Posted by: rangerant | February 18, 2013

The week that was…

When I read the text message a week last Saturday, I think, if I am honest, I had an incling as to what had happened. It simply said ‘I have tried to ring you several times. I guess you have heard the news!”

It was from my cousin and as it would transpire, my mum had tried to call me several times, too. I hadn’t heard the news I told my cousin, my heart was racing though as I waited for the confirmation. With a strained voice he told me.

My father had died the night before and he was sorry.

I paused, trying to think of the words to say and even now I am not sure what we talked about. But at the end of the call, I just put my phone down, went back upstairs and told my fiancee Amy the news.

A week on and I am still not sure how I should be feeling. My father, for want of a better description, was a harmless, but weak man. By the time I was, I think, about ten years old, I already knew that he was a drinker, a man who was forever trying to find ways to make money on the side, not to support his family, but to find more money to fund his addiction. I won’t go in to details, as I am sure there are many people out there who have suffered through their parents divorce, sufice to say, after one broken straw too many, my mum kicked him out and the unhappy marriage was ended.

Fast-forward a decade and my mum had done an admirable job bringing up two sons on a low income, working fifferent jobs and not getting any support from their absent father.

For me, school life had been difficult in the early years after their divorce. Back then it was a rare thing, not having a dad, and it was something kids could get you on, cutting in deep with their innocently cruel jibes that left scars nobody could see.

The trouble is, and even now it is probably why I am blanketed by confusion on my feelings, is that my father, more than not in time leading to his death, continued to live in my hometown. So I still bumped into him, still saw him traversing the pubs and stumbling home. I still spoke to him when I saw him and I guess I tried to help him where I could over the years, but he was beyond help. He was always proud of me, he told me once, knew I would be the one to do something with my life, and I hope, despite it is too late now, that one day I will make him proud.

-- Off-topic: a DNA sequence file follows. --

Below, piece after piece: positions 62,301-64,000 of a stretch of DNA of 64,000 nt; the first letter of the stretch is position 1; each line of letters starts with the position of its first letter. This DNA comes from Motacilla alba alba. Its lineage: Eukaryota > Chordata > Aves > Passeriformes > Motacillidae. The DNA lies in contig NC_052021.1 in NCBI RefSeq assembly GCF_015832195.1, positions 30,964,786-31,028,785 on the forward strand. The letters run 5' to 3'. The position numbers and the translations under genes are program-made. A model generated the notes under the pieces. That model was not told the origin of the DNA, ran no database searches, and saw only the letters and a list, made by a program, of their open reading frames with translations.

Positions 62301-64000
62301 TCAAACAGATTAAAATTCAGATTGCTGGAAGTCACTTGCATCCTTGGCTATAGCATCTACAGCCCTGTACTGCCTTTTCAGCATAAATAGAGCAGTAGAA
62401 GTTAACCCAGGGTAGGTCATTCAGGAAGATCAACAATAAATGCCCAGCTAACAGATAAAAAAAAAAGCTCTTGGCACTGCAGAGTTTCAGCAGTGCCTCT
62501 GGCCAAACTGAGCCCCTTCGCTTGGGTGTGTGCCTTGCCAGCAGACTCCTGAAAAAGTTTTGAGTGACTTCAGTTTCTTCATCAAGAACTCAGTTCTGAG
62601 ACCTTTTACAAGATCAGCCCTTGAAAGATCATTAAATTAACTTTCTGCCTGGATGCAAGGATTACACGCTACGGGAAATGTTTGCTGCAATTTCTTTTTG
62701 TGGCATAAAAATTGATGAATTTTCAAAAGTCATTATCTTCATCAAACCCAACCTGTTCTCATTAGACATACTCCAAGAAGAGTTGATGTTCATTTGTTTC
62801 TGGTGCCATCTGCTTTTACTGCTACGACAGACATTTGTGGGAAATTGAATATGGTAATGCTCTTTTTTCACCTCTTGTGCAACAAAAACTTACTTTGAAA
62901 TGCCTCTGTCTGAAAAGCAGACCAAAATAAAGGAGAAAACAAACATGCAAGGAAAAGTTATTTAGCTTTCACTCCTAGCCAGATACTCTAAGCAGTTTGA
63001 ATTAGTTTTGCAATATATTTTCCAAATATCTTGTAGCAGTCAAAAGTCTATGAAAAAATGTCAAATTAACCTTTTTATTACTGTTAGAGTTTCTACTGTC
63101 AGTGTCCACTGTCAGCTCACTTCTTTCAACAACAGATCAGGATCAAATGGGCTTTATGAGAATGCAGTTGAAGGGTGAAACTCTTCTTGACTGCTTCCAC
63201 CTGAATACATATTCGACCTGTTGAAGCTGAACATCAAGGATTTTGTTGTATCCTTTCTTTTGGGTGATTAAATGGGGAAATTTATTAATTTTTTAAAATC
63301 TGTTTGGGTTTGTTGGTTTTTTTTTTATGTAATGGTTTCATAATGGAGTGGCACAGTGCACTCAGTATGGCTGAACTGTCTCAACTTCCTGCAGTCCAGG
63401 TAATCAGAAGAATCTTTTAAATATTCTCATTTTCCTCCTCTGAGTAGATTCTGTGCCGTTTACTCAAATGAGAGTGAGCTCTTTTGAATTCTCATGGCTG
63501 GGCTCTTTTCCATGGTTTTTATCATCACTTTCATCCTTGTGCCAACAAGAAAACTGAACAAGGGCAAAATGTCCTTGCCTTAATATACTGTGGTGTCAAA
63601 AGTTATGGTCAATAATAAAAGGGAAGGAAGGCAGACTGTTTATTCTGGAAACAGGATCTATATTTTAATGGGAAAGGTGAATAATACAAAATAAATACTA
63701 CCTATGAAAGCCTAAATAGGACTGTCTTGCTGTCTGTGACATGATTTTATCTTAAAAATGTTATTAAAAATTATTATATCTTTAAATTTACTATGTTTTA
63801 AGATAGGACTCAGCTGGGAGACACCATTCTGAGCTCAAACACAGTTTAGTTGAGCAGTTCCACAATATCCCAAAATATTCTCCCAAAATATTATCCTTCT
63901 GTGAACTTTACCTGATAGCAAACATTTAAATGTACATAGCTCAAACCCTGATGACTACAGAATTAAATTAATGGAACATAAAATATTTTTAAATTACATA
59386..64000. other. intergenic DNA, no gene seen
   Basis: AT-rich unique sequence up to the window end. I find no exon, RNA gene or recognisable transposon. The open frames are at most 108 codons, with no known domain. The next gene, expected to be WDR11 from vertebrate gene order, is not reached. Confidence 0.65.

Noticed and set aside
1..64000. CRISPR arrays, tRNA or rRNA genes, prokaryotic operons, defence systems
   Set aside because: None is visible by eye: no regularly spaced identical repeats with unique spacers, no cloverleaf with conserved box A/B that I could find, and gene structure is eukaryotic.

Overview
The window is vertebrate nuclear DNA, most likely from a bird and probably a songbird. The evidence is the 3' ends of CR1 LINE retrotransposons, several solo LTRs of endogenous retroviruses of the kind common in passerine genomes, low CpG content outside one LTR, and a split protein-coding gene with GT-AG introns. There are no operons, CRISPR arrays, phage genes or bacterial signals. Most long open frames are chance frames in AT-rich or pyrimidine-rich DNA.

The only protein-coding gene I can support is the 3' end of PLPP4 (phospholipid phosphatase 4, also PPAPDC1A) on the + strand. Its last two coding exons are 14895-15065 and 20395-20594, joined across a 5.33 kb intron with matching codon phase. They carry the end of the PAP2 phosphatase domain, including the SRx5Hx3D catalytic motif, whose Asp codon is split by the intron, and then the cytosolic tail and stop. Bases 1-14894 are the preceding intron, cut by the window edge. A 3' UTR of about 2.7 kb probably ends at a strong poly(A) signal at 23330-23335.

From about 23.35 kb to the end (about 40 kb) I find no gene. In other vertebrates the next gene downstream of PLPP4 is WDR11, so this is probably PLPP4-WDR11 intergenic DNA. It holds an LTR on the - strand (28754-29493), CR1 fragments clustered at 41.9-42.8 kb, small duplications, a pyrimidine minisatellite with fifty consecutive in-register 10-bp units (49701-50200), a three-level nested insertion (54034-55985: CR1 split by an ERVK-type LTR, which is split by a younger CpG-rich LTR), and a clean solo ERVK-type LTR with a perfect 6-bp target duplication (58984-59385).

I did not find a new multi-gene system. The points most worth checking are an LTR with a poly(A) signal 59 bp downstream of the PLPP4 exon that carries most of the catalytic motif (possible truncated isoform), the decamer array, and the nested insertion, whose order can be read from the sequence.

But right now, I am lost, wandering through my thoughts, my feelings and my confusion. I expected the day would come when my father died from the drinking, but, now that it has happened, I am unsure how to grieve.

I have an amazing life now, one that has taken me away from my hometown and away from all of the bad memories that marred my early life and cast shadows on my happier days. My father is still there in my memory, a man who taught me how not to lead my life, so, in a strange way, I should thank him for that, at least.

Perhaps my grief will come out in another way, help me to develop the emotional side of my writing, who can tell. The very last time I saw my father, I was crossing a zebra crossing in my hometown, having returned there to do my first ever book signing in The Hungerford Bookshop. I was holding hands with Amy and I heard knocking on glass. I glanced to the Three Swans Hotel and there, sat in the window, oblivious to the fact his son was now an author, was my father, smiling happily and waving, a drink in his other hand. It was the first and only time he saw Amy and he looked genuinely happy.

I shall keep that thought in my head and perhaps, it is a fitting one.

 

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Responses

  1. Hi Anthony, I’m sorry to hear the news and I am one of those people who probably understands quite well. I am quite close to my father in a strangely distant way that I can’t possibly explain but I’ve been anticipating similar news for years as my father is also an alcoholic. I would grieve for what my father has taught me, the man he can be sober, but I grieve for those things anyway.

    • Thank you for your reply, Emma. It is a very difficult thing to explain, a personal set of emotions that for every person who has a similar tale, will experience in a differing way. It is a horrible thing to sub-consciously anticipate and, when the time comes, it is, for me, a very strange thing to deal with. I shall hold onto any good memories that rise to the fore and I hope, when the time comes, I hope you can, too. Take care.


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